A lot of people in the credit card industry focus on the compliance and security component of the payment processing chain that they control. This is expected and is the right thing to do. Most people do not have an appreciation of the steps needed for a successful transaction. Some merchants, cards and banks could have varying processes but most transactions involve, at a minimum, a consumer, a merchant, a payment gateway or processor, the card brand and the bank issuing the card. In order for a transaction to complete, the reverse path is taken to validate the transaction. Add in credits, refunds and loyalty programs and that’s a lot of moving parts in a system that appears to act instantaneously. The system works well and we all depend on that.
Like any complex ecosystem, components need occasional maintenance. Operators for every component of the ecosystem should be cognizant of the controls in place for the entire ecosystem as well as recognizing their place in the system. A credit card and its associated transactions will be as secure as the weakest spot in the processing chain. The consumers that believe they should be able to depend on the security of payment processors and banks are correct in their assumptions. In the same vein, banks and payment processors should be able to depend on the security practices of consumers and merchants.
What does this mean to all of us? For the issuing banks, this means monitoring the behavior patterns of consumers to facilitate better and faster fraud detection. Acquiring banks do the same for merchants. For merchants, a demonstration of security and compliance competence is needed. If merchants do not have this expertise, they should engage with a firm that does and allow them to do that. Many merchants have not grown security and compliance expertise, focusing instead to grow their business on their core competency. Banks have regulators for oversight and examiners for validation.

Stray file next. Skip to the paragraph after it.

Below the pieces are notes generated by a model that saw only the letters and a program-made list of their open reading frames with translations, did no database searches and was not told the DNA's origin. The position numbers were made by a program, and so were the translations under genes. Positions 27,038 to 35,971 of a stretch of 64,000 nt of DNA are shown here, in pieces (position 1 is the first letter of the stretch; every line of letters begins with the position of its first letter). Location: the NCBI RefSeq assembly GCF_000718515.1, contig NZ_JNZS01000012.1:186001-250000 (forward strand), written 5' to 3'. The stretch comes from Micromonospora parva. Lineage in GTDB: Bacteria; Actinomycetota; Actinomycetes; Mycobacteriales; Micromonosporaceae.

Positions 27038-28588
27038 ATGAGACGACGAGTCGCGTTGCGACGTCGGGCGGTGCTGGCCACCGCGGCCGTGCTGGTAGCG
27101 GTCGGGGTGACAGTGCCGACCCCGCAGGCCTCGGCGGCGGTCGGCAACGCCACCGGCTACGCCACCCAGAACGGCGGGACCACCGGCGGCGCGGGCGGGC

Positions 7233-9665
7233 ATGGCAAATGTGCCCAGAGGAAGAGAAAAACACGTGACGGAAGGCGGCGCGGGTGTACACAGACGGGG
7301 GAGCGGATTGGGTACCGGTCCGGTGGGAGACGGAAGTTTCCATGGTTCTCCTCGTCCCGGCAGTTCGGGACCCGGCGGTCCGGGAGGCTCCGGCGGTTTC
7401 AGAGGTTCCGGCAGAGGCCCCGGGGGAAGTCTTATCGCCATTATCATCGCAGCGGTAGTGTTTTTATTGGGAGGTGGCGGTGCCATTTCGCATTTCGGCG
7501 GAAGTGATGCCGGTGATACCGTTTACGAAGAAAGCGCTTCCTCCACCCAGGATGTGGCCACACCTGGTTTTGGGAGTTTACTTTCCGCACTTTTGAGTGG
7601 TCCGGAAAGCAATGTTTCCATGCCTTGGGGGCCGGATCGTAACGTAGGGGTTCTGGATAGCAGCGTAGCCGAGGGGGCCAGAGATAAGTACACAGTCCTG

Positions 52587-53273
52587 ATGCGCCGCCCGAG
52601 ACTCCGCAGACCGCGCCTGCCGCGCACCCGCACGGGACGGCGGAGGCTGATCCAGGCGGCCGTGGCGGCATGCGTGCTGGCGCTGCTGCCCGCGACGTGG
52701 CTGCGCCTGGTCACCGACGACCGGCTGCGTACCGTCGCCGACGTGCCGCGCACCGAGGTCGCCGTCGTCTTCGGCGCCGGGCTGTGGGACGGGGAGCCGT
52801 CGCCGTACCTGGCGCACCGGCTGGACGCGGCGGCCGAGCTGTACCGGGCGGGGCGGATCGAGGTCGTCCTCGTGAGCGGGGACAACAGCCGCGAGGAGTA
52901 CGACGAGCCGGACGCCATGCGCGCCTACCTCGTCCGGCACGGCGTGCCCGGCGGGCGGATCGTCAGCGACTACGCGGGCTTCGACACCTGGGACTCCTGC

That leaves the consumer. Every consumer plays a vital role in the risk management chain but many do not recognize that and do not utilize the tools available to them. Some of these tools are:
- Credit Card Statements
- Perhaps the best tool available to consumers – address unexpected activity!
- Use online statements to see current (very recent) activity.
- Use SMS and email alerts for higher than expected volume or value of activity.
- Credit Reports (things to look for are below)
- Higher balances than expected
- Unexpected new accounts opened
- Unexpected accounts closed by credit grantor
- ATM Machine Activity
- In addition to being aware of ATM fees, make sure you trust the machine.
- When using a machine for the first time, consider techniques such as entering an invalid PIN once to see if it is rejected. If it is and the valid pin works, the machine is on your network.
- Watch your surroundings. If someone sees you enter your PIN, your chances of a compromise increase.
- Utilize the security and control measures of your merchants and banks
- If you cannot rely on them, ask them to change or move your business.
At any point in the chain, inspect the controls and ring the bell if they do not meet your standards.
Image Credit: Catatronic
About the Author: As Chief Risk Officer at Layered Tech, Jeff Reich (@LayeredTechCRO, +Jeff Reich) drives the company’s security and compliance services and guides risk mitigation efforts for clients. With more than 30 years of experience, Reich is a well-known risk management and security expert in the industry. He holds CRISC, CISSP and CHS-III certifications and is an ISSA Distinguished Fellow.